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Farmer Giles and his Wife shewing off their daughter Betty to their Neighbours, on her return from School

Print
1/1/1809
Artist/Maker
Place of origin

The theme of the humble family aspiring to a higher social position was a common one in eighteenth and early-nineteenth century caricature. In this print, a farmer's family has sent their daughter to a boarding school instead of keeping her at home to learn the ways of the farm. Now returned, they have invited neighbours to hear the girl play piano and sing, and to look through her drawings - music, drawing, embroidery, dancing and other 'accomplishments' were the typical skills taught in most girls' schools at this time.

The interior of their drawing room, and the dress of all assembled in it, symbolise the gaucheness and vanity of the farmer's newly-prosperous family. The room is furnished with fashionable and luxurious furniture, including a floor carpet, marble fireplace and gilded candle sconces. On the left-hand wall is a picture of a farm in a gilt frame, titled 'Cheese Farm'. On the centre wall hangs an embroidered sampler, also framed, signed by 'Betty Giles aged 16. 1808. Cheese Hall'. The farm has been restyled as a genteel 'hall' to satisfy the aspirations of the family. However, in a nod to their rustic origins, the farmer, his wife and their guests all wear clothing in a style at least ten years out of date. The bored-looking seated gentleman still wears an old-fashioned powdered wig, and the older women sitting around the card table wear the low-waisted gowns and fichus of the 1790s. Only Betty, seated at the piano, and another young girl, wear the high-waisted gowns and simple hairstyles of the period.


Object details

Categories
Object type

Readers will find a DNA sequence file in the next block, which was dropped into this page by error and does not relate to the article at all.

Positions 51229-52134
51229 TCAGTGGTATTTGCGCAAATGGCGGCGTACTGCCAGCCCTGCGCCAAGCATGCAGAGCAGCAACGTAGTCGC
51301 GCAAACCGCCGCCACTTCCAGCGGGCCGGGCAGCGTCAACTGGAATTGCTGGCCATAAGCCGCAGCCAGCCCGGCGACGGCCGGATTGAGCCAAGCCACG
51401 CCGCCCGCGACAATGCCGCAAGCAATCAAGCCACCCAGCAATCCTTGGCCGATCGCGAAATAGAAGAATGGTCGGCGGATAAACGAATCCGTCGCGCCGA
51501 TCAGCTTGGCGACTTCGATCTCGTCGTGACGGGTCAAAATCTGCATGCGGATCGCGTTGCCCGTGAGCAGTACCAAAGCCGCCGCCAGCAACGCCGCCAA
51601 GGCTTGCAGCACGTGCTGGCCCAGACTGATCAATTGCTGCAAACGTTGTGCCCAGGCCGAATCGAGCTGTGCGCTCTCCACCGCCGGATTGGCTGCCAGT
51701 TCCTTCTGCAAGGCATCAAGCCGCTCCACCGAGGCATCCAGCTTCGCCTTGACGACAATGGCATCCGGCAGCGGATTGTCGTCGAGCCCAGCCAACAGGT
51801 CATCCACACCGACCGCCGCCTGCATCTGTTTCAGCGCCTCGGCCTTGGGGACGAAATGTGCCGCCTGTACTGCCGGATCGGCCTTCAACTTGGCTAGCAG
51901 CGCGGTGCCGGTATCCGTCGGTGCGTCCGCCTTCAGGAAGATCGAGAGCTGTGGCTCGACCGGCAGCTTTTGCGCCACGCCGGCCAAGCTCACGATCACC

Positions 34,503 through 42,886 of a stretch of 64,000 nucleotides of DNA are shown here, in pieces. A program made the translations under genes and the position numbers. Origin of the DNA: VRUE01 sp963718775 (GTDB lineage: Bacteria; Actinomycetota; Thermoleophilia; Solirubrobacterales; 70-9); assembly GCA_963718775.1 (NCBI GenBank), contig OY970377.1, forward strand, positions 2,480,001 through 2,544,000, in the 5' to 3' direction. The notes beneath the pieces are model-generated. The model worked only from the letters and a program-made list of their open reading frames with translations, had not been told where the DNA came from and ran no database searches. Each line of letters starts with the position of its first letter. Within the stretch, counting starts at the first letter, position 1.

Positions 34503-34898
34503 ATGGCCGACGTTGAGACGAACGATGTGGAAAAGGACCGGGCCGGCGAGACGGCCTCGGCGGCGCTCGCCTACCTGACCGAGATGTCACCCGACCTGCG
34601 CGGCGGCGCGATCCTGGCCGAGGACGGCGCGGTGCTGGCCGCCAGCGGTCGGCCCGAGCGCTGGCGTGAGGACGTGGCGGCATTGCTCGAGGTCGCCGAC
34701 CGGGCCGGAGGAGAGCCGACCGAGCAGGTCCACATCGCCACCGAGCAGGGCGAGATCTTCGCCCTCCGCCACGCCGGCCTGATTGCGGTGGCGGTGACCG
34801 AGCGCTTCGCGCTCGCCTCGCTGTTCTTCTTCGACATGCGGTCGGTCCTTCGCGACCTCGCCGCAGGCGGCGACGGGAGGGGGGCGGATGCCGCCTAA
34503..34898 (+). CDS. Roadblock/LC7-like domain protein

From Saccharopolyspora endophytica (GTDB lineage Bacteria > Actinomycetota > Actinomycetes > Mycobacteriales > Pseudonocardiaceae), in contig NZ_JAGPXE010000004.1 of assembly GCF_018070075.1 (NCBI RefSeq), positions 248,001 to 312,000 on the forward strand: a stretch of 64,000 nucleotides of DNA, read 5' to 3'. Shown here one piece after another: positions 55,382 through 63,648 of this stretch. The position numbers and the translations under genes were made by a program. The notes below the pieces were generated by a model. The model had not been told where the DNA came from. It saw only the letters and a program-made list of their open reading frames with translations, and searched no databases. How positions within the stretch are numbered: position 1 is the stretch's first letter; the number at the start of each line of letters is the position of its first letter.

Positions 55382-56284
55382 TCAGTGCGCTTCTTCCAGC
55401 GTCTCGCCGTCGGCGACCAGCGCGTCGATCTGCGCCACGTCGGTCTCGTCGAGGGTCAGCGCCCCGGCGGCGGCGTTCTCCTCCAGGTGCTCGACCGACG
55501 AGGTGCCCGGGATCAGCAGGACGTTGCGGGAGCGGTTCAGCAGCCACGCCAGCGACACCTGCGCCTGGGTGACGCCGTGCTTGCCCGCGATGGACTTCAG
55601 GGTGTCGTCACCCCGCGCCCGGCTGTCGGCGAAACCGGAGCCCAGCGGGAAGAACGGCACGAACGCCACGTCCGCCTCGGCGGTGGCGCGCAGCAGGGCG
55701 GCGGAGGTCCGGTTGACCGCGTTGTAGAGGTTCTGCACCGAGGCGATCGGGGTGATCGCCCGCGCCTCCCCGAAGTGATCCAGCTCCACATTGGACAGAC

TitleFarmer Giles and his Wife shewing off their daughter Betty to their Neighbours, on her return from School (published title)
Materials and techniques
Hand-coloured etching
Brief description
Satirical print, 'Farmer Giles and his Wife shewing off their daughter Betty to their Neighbours, on her return from School', by James Gillray, London, 1809
Physical description
A fashionably-furnished drawing room interior, at night, with candles lit and curtains drawn. On the left, a young woman dressed in the latest style plays at a pianoforte. A younger girl stands next to her, while her parents stand behind with admiring glances. On the right, at the rear, three older women sit around a card table, two gossiping and one asleep; and in front of them a man in a brown suit and a wig sits alone on a chair. A small servant boy carries in a tray of wine and glasses.
Dimensions
  • Height: 31.8cm
  • Width: 47.6cm
Dimensions are for sheet
Credit line
Bequeathed by John Jones
Object history
Object originally bound in a guard-book containing one hundred and fifteen caricatures by T. Rowlandson, W. Heath, J. Gillray, R. Dighton, G. Cruikshank and others
Summary
The theme of the humble family aspiring to a higher social position was a common one in eighteenth and early-nineteenth century caricature. In this print, a farmer's family has sent their daughter to a boarding school instead of keeping her at home to learn the ways of the farm. Now returned, they have invited neighbours to hear the girl play piano and sing, and to look through her drawings - music, drawing, embroidery, dancing and other 'accomplishments' were the typical skills taught in most girls' schools at this time.

The interior of their drawing room, and the dress of all assembled in it, symbolise the gaucheness and vanity of the farmer's newly-prosperous family. The room is furnished with fashionable and luxurious furniture, including a floor carpet, marble fireplace and gilded candle sconces. On the left-hand wall is a picture of a farm in a gilt frame, titled 'Cheese Farm'. On the centre wall hangs an embroidered sampler, also framed, signed by 'Betty Giles aged 16. 1808. Cheese Hall'. The farm has been restyled as a genteel 'hall' to satisfy the aspirations of the family. However, in a nod to their rustic origins, the farmer, his wife and their guests all wear clothing in a style at least ten years out of date. The bored-looking seated gentleman still wears an old-fashioned powdered wig, and the older women sitting around the card table wear the low-waisted gowns and fichus of the 1790s. Only Betty, seated at the piano, and another young girl, wear the high-waisted gowns and simple hairstyles of the period.
Collection
Accession number
1232:73-1882

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Record createdJune 8, 2009
Record URL
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